“I think we’re pretty much done talking.” 

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Showdown 7-03 (Summus Proelium)

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We waited until after dark to go out with Ashton. That was just the easiest way to avoid as many issues as possible with people seeing what we were doing. Of course, we tested it on him first, getting him into the suit (against his will) and getting him to walk to various places in the room by asking him to think about the couch, or the television, or his cell, that kind of thing. He wasn’t happy, which he made very vocally clear in the course of cursing us out. Especially once it became apparent that the suit actually worked and that he couldn’t stop himself from walking to the thing we used the control box to tell him to think about. The suit wasn’t fast or anything. He kind of walked at what felt like a snail’s pace, though that was at least partly my impatience. 

In any case, it worked. After that, we just sort of hung out until well after dark, when things had settled down as much as possible. We didn’t want to wait too long (not that we were running out of time just yet, it was just very hard to sit still and be patient when we were so close), so as soon as we felt like it was late enough, we started suiting Ashton up again (we’d taken it off him while waiting so there would be less chance of him being able to damage it somehow). It took me using purple paint along with both Pack and Fred to get it on the guy without hurting either him or the suit itself too much. Tempting as it might’ve been to be rougher, we couldn’t do that.

Finally, I pushed his leg down into the thing while Fred zipped it up in the back. Once the suit part, which still looked like thick thermal underwear, was securely on him, I nodded to Wren. She pushed a button on the control box, and I heard the snapping sound as dozens of tiny needle-like wires poked through his skin to find his nerves and muscles. It sounded awful the first time I saw it, but Wren had promised that it would only feel like a series of little pinches for him. She’d even put her own arm in the suit and let it clamp down on her to show that it wasn’t that bad, and all she’d done is gasp a little when it happened. I’d tried it then, and she was right. It wasn’t super-fun or anything, but it definitely wasn’t like getting dozens of shots. You could barely feel the wires. The suit did some kind of numbing process when it poked you. So yeah, there was absolutely a series of pinches all the way through the suit, but nothing that bad.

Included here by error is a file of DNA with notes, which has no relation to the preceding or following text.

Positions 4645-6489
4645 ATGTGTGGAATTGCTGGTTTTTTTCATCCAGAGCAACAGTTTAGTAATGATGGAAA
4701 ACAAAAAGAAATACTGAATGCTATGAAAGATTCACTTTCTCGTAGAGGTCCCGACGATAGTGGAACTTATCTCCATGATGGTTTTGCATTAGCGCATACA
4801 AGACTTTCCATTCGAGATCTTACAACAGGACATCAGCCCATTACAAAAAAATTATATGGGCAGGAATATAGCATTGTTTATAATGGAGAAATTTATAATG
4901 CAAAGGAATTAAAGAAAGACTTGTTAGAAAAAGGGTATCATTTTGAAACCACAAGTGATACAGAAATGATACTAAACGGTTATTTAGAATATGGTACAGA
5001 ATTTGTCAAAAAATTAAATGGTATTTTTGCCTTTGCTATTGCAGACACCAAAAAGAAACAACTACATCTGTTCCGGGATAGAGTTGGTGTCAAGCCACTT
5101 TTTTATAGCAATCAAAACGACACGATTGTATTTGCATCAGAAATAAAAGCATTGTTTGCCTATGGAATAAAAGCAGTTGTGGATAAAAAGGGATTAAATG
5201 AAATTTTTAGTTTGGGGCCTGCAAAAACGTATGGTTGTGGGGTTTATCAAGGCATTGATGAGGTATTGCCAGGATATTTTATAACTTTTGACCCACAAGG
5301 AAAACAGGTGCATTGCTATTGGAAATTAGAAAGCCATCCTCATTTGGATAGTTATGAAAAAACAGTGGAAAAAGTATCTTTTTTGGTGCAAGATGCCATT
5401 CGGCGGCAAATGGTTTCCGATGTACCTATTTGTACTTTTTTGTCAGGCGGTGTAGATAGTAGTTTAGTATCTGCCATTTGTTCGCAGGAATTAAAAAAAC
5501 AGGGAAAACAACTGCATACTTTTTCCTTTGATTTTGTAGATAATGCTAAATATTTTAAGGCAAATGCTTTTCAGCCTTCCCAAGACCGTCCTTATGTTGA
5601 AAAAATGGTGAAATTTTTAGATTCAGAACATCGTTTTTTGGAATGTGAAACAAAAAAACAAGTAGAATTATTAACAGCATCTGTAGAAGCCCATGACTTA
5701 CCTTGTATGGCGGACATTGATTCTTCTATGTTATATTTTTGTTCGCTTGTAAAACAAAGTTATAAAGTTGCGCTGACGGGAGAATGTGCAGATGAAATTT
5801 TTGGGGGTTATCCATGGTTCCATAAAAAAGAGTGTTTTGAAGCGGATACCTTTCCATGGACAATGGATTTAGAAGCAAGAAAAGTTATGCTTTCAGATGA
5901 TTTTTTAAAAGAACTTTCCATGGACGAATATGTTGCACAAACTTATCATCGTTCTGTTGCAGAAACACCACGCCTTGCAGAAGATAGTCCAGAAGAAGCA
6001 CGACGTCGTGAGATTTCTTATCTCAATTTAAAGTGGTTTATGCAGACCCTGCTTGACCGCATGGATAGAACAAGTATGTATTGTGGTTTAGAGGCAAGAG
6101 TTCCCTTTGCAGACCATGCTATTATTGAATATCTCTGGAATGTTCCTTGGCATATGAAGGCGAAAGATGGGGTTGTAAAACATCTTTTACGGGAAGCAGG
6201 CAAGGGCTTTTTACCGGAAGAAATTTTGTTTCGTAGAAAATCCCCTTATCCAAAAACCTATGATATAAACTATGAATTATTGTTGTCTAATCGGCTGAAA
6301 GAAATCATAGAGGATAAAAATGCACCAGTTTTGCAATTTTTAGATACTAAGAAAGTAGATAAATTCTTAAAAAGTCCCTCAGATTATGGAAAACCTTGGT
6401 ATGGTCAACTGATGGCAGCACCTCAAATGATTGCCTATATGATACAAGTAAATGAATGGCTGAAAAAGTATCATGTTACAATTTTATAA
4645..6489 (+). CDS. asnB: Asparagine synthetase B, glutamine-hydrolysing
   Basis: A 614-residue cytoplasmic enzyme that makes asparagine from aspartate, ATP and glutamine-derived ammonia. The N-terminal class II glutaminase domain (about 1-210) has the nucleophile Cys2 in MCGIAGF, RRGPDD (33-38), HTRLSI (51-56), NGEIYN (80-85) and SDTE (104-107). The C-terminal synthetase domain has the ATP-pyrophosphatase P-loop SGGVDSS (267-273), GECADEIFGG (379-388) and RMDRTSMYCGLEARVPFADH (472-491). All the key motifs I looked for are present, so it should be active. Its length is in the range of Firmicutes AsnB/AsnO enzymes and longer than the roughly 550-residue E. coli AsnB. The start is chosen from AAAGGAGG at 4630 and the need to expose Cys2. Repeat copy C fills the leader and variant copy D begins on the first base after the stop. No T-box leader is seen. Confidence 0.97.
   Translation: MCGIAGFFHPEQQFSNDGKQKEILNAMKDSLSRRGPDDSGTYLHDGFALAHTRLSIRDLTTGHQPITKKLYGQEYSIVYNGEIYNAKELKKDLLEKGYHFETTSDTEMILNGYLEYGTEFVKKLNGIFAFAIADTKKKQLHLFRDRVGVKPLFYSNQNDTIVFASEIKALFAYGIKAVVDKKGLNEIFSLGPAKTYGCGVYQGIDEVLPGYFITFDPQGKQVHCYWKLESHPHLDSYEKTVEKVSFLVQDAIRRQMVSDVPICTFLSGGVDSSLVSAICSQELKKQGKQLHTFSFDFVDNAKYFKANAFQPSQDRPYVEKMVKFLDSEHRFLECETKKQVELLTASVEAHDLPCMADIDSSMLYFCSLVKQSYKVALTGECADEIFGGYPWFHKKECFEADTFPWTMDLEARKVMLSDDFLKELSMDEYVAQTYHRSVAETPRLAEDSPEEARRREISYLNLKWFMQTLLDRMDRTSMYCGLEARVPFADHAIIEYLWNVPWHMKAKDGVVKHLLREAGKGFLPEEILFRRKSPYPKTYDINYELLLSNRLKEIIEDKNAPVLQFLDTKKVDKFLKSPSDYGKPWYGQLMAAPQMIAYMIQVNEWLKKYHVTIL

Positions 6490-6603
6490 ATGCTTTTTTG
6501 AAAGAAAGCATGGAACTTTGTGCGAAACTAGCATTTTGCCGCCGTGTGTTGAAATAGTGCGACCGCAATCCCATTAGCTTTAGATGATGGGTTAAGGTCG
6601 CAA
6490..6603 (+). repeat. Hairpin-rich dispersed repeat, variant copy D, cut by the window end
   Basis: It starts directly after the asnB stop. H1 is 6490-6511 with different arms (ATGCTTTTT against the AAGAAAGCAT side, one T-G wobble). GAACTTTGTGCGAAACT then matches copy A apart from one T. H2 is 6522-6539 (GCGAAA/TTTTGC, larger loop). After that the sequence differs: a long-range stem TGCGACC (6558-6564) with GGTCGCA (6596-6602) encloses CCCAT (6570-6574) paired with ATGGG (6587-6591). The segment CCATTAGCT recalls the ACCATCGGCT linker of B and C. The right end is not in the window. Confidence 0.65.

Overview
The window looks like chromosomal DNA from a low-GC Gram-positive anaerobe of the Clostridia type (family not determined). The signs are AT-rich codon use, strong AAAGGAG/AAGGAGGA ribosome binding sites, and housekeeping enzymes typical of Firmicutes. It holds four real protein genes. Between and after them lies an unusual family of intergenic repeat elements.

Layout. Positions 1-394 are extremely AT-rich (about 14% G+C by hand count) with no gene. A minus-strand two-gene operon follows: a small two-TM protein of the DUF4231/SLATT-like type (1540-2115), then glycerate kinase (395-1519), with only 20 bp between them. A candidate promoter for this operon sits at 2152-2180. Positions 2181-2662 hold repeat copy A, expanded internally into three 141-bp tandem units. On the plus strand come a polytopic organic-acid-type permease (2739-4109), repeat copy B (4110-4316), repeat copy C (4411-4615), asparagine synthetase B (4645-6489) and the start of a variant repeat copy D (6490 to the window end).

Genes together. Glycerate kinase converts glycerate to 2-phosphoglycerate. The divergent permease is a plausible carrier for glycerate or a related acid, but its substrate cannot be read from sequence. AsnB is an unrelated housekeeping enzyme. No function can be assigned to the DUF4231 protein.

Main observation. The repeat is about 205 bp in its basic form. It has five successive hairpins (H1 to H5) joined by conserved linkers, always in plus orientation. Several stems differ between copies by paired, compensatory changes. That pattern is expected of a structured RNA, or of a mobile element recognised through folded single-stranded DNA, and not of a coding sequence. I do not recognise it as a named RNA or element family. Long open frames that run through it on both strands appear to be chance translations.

Not that that stopped Ashton from bellowing and cursing like we’d literally set him on fire, of course. He jerked, struggling to free himself while ranting about how we were torturing him and what kind of hero did I think I was. He also did a whole chorus about how my helping Blackjack meant I was just as much of a villain and that every person he killed or helped kill in the future would be my fault because I encouraged him by saving his daughter and yada yada yada. 

“Dude,” I reminded him once the suit was attached and linked up with him, “I told you before, you have no high ground here, none. You want to let an innocent little girl die just to hurt her dad. That is the opposite of the high ground. You’re under water, down in the Marianas trench.” 

“And what about all the people it could save?” the man all-but spat at me. “If Blackjack loses his nerve, if losing his kid makes him think about all the other people he’s hurt, what if that makes him stop being an evil piece of shit, huh? What about all the people that might survive if he stops being a villain? Isn’t that worth losing one little kid if it saves a bunch of others? What–” 

Whatever he was going to say next was cut off, as Fred of all people punched him in the face. His head rocked backward with an audible yelp, and I saw blood coming from his nose. He also had a bit of a bruise under his eye. Fred, meanwhile, was rubbing his hand and wincing. “Shit, ow,” he mumbled, walking over to the bathroom to run some water over his knuckles.